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    Plus, when it comes right from my paycheck to my retirement account, we don't owe fed taxes on that income. Overall, it reduces taxable income & tax owed. I surprised how fast it grows, even in this economy! ::yes::
     
  6. 4luv2cdisney

    4luv2cdisney DIS Veteran

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    DH typically has some self employment income every year. We find it easier to have extra withheld from our paychecks every week to cover that. It is a variable amount, so we usually overestimate and get a decent size refund.

    We don't escrow our taxes in our mortgage. I figure it balances out! It's funny, because I never hear anyone making a big deal about people giving their mortgage company an interest free loan....:confused3
     
  7. ruadisneyfan2

    ruadisneyfan2 DIS Veteran

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    Yes, this sickens me!! :sick: Our property taxes are ridiculous too, $8600/yr for a little 3Br/2Ba rancher. Our escrow amount is more than either principal or interest. I'll be so happy to tell them where to go some day!:mad:
     
  8. Colleen27

    Colleen27 DIS Veteran

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    Probably because that is, in many cases, unavoidable. I know our lender required it when we had a mortgage, and I'm sure many others do as well.
     
  9. OhioDisneyDad

    OhioDisneyDad DIS Veteran

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    After reading this thread it's very clear to me why this country is in such bad shape. Wow. :sad2:
     
  10. MomToOne

    MomToOne DIS Veteran

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    Because it's not an interest free loan - I've always received interest on my escrow accounts. It's not a high amount, about the same as a standard savings account gets, but it does earn interest.

    Check your escrow accounts - usually the interest for the year is deposited on Dec. 31st, but I've also recieved it on different dates when my account was involved in various bank mergers etc.
     
  11. 4luv2cdisney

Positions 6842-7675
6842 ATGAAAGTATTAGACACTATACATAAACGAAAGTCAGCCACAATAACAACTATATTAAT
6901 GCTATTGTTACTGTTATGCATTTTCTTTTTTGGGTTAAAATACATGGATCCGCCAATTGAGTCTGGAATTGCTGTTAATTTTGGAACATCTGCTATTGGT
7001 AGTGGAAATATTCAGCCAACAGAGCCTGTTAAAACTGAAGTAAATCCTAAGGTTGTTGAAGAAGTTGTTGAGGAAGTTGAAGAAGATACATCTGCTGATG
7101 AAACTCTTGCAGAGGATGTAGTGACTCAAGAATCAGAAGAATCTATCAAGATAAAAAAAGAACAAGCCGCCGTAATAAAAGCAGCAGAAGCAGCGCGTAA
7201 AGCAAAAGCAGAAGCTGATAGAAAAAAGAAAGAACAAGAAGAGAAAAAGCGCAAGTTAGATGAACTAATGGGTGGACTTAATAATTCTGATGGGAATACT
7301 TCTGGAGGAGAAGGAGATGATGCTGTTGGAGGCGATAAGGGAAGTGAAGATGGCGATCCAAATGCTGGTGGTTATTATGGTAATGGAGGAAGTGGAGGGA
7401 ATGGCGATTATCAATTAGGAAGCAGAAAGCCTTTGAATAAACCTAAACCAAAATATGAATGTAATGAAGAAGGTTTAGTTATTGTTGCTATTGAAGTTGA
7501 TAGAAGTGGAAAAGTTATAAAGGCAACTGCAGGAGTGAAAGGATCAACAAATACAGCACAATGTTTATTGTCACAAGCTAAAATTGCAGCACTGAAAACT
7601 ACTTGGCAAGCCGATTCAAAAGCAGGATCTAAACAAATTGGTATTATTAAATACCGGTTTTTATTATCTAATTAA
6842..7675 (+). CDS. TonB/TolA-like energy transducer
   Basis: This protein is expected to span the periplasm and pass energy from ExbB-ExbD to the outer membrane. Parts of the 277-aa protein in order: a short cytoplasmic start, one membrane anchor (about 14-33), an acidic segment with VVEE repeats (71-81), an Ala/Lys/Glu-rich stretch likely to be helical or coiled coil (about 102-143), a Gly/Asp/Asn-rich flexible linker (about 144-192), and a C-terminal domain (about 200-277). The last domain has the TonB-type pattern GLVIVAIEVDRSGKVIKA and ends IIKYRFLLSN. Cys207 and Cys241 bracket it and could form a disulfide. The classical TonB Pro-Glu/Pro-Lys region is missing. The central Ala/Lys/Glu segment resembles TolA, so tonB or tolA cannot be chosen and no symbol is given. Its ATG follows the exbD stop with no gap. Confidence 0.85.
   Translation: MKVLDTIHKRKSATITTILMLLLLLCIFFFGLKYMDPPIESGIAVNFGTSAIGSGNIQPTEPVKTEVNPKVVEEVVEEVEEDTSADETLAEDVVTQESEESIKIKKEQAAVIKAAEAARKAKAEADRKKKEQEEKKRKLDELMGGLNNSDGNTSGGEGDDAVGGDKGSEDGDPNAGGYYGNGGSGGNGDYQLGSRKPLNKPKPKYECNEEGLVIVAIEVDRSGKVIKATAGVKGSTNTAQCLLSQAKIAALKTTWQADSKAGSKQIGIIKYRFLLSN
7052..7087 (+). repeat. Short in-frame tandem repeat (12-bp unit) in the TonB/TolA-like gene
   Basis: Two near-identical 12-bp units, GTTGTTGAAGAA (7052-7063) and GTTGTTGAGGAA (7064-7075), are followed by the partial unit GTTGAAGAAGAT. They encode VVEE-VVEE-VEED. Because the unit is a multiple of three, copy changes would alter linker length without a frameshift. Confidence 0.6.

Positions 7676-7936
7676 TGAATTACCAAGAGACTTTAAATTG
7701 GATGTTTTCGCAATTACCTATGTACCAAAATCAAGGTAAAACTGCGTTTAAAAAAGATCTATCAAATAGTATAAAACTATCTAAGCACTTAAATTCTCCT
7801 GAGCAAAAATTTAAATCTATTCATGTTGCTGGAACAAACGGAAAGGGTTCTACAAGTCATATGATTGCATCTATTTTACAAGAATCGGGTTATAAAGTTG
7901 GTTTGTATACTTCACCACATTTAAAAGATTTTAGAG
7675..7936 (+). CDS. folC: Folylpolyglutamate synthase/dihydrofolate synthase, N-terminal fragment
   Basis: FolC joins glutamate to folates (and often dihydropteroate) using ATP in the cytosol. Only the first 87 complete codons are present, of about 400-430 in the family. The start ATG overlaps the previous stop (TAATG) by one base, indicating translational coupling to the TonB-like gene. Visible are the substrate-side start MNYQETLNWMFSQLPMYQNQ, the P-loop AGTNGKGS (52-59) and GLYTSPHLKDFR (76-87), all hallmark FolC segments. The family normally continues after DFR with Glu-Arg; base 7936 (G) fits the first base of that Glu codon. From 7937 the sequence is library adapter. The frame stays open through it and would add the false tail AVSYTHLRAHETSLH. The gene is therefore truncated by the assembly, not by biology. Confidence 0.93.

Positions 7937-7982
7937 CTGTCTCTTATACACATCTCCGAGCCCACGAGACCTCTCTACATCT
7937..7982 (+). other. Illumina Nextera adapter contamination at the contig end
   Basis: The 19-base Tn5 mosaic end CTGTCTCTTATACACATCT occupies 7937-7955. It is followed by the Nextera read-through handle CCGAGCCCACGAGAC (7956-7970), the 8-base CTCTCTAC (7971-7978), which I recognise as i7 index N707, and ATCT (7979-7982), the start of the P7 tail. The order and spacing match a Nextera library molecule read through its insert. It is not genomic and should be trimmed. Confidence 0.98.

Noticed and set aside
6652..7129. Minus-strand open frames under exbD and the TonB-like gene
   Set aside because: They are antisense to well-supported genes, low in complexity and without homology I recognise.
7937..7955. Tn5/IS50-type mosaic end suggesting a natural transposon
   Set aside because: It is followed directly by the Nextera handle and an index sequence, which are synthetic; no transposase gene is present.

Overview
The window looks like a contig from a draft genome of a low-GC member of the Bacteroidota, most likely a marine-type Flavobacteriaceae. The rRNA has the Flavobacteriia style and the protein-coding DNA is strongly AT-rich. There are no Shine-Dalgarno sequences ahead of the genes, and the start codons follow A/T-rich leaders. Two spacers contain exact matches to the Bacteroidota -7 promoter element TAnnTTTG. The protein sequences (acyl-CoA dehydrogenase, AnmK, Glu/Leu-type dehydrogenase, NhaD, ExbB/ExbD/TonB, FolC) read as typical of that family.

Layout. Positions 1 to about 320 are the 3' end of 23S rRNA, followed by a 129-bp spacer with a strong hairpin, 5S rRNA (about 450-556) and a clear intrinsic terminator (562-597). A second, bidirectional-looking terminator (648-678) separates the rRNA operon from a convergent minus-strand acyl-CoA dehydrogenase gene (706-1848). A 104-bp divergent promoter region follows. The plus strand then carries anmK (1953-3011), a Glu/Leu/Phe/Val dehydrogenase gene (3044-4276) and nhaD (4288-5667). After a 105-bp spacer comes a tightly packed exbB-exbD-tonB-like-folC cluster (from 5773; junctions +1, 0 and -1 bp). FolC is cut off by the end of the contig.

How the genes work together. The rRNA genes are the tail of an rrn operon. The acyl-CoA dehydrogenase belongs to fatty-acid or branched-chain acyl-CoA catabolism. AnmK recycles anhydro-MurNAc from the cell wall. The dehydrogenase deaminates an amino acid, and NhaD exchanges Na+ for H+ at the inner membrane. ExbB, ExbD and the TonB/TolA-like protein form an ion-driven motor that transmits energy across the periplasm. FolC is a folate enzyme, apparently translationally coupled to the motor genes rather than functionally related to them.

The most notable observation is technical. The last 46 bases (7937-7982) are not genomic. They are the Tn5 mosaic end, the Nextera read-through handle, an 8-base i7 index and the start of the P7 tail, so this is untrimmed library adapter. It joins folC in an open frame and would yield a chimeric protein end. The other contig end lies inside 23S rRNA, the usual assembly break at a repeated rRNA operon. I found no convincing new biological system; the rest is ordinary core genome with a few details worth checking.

4luv2cdisney DIS Veteran

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    Haven't had an escrow account in a very long time, but when we did, they did not pay interest. No one I know of receives interest on theirs either (this has been a topic of conversation with friends/neighbors in the last year because of so many of us refinancing). A quick google search tells me it is required for lenders to pay interest in some states, but not in ours. Learn something new everyday!

    I really don't care what anyone does one way or another. Just found it interesting (even IRL) how many people get so bent out of shape about income tax refunds, but not this. We have a very good reason why we overestimate our tax liability and know that it is not a bad financial decision for us.
     
  12. Arielle22

    Arielle22 <font color=red>We have had spirits<br><font color

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    When my daughters were young we got back around $3,000 each year. That was enough to pay for their summer camp so it worked out great.

    I would prefer to get some money back rather than owing. Last year we got around $1,000. However we have lost the deduction for my younger daughter but gained a tuition deduction for my older daughter. So I have no idea if we will owe or get a refund.

    OP, I have worked with a lot of accountants over my career. I know some who were fabulous with their money and others who spent as soon as it came in. None of that changed how they did their job.

    I don't think, if I had a personal accountant, it would ever come up whether they preferred a refund or more take home weekly.
     
  13. Lehuaann

    Lehuaann <MARQUEE BEHAVIOR=ALTERNATE> <img src=http://www.e

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    :scared1: